UN Security Council condemns Eritrea for hindering peace mission


New York : The UN Security Council (UNSC) has condemned Eritrea for halting fuel supplies and endangering the lives of UN troops, likely causing a large-scale relocation of the UN mission to neighbouring Ethiopia.

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The UNSC said Eritrea “has created a situation in which a temporary relocation of personnel and equipment from Eritrea has been rendered inevitable,” according to a statement read out by its president, Ambassador Ricardo Alberto Arias of Panama, Friday.

The Eritrean government had earlier accused the UN of distorting “the reality” along the disputed border with Ethiopia, saying it cannot allow UN peacekeepers to leave without fulfilling their tasks.

UN Secretary General Ban Ki-moon charged that the Eritrean government had endangered the lives and operations of UN peacekeepers by cutting off fuel supplies necessary for their work.

He said the Eritrean government had prevented the relocation of thousands of UN personnel to Ethiopia – a move that he ordered earlier this week – and seized UN peacekeepers’ equipment.

The Ethiopian government said his charges were “not tenable or acceptable”.

In a statement distributed at UN headquarters here, the foreign ministry said the UN secretary general had chosen to dwell on “peripheral matters” rather than trying to settle the dispute with Ethiopia over the border. Eritrea said Ethiopia continued to violate the joint border.

“The oft-repeated insinuation of looming danger to the lives of UNMEE troops in Eritrea is unfounded and perhaps designed to cover up the UN’s failure to address the fundamental problem” of the border,” the Eritrean statement said.

The UNSC held an unscheduled meeting to hear an explanation from Jean-Marie Guehenno, the chief of UN peacekeeping operations, who said after the meeting that he had appealed for protection of the UN troops in Eritrea.

“What’s at stake now is the welfare of the troops,” Guehenno said. “These troops need protection and their welfare must be secured.”

He said it would be up to the council to act to protect the peacekeepers it sent to the Horn of Africa.

Arias said that the 15-nation council holds Eritrea responsible for the safety and security of the mission and its personnel.

After Ban’s orders for the UN troops to move to Ethiopia earlier this week, only six vehicles of the advance units were allowed to cross the border while the rest were stopped by the Eritrean Defence Forces.

Ban Thursday said UN personnel were threatened and their equipment seized. The Eritrean commercial company that provided food rations to the UN has stopped its contractual obligations.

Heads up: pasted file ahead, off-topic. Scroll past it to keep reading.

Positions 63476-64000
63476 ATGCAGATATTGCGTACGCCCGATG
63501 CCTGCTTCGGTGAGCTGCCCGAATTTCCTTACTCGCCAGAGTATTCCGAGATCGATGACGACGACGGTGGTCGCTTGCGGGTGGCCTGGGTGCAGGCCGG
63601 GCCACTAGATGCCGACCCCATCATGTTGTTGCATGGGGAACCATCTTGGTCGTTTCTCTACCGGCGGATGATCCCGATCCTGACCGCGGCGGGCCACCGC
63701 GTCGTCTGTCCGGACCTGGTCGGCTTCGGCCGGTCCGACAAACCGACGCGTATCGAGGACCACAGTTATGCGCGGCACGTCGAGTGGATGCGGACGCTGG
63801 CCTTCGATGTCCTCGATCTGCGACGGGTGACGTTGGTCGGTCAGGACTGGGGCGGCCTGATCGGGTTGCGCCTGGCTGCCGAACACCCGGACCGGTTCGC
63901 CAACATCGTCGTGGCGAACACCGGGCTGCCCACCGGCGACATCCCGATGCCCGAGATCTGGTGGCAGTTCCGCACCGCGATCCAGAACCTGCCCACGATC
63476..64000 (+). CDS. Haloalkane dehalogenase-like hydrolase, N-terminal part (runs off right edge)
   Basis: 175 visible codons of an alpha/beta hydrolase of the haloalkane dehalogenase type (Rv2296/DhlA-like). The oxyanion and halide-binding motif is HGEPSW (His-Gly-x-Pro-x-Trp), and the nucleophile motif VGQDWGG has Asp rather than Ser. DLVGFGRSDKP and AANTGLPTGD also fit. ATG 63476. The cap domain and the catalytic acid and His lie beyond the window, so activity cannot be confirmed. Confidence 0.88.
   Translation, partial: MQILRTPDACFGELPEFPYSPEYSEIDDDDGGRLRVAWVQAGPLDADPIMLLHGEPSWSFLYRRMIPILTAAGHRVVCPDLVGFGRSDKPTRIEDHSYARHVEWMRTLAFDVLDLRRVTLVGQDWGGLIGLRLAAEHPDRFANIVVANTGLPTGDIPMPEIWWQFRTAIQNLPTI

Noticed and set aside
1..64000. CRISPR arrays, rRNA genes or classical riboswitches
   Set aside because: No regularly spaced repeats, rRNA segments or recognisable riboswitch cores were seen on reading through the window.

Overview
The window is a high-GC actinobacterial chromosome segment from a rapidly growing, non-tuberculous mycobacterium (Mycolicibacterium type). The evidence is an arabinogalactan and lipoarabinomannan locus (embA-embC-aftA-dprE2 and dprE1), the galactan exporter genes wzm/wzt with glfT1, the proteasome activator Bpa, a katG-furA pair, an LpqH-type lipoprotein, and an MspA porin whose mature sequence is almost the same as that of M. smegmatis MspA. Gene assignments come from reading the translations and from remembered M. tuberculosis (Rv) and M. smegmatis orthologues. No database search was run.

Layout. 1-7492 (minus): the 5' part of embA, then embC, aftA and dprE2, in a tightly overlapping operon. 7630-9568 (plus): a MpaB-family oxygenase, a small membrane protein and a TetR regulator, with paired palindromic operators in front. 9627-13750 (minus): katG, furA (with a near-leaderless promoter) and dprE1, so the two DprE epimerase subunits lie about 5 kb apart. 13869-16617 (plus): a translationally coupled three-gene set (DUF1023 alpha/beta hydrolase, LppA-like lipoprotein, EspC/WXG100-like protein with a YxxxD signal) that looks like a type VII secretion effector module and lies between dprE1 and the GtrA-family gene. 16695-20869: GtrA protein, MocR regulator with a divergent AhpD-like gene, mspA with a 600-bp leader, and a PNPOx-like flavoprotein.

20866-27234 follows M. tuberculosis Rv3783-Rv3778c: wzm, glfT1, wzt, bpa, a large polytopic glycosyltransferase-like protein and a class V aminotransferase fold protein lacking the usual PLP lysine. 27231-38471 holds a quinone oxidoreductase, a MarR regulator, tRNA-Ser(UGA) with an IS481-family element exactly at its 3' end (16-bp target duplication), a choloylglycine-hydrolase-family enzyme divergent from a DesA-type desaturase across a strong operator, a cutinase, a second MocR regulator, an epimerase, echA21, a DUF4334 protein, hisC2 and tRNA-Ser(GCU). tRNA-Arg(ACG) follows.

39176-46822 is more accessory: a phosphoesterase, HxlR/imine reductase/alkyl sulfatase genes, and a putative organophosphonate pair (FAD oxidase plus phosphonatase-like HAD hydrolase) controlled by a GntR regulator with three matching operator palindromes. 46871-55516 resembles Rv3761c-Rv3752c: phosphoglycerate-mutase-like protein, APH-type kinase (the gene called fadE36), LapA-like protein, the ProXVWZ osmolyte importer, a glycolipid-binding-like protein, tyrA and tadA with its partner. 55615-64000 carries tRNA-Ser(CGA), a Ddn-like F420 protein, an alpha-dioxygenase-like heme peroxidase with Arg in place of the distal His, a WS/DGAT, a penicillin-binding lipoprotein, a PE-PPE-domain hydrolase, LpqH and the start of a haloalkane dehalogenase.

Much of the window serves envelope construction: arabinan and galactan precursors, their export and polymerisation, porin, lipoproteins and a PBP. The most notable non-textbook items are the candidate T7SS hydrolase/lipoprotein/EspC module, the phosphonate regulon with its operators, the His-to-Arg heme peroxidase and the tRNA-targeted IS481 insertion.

“The mission has only a few days of emergency ration left,” Ban said.

He called on the Eritrean government to “cease their obstruction of the relocation. The UN has reiterated that this relocation is temporary and that Eritrea must immediately meet its international obligations to cooperate with the mission.”

UNMEE has been monitoring a ceasefire between the two Horn of African nations, which fought a brief war over a portion of the border in the summer of 2000.

Ban said last week Eritrea cut off diesel supplies, which endangered the safety and security of the mission’s personnel. Eritrea also blocked the UN from purchasing fuel.

The dispute over fuel supplies was the latest in the worsening relationship between Eritrea and the UN. Last year, Eritrea grounded all flights by the peacekeepers to monitor the border area.

UNMEE has 1,460 military and civilian personnel based in Asmara and along the dispute border.

Eritrea said it was opposed to the so-called relocation of UNMEE because it would violate the 2000 ceasefire agreement that ended the brief border war in that year.

It called on the UNSC to “redress the situation and ensure the removal of Ethiopian occupation of Eritrean territories in breach of the Algiers peace agreement and the UN Charter”.

The UN says that peacekeepers would have 60 days of food supplies in Asmara if they were to be relocated there. At relocation sites at Barentu, Senafe and Assab, food supplies would last 11 to 14 days.

Fuel supplies amounted to 37,00 litres in Asmara, 46,000 litres in Barentu and 24,000 litres to 6,000 litres in Senafe and Assab, which the UN said were “enough to move”, but it was not more specific.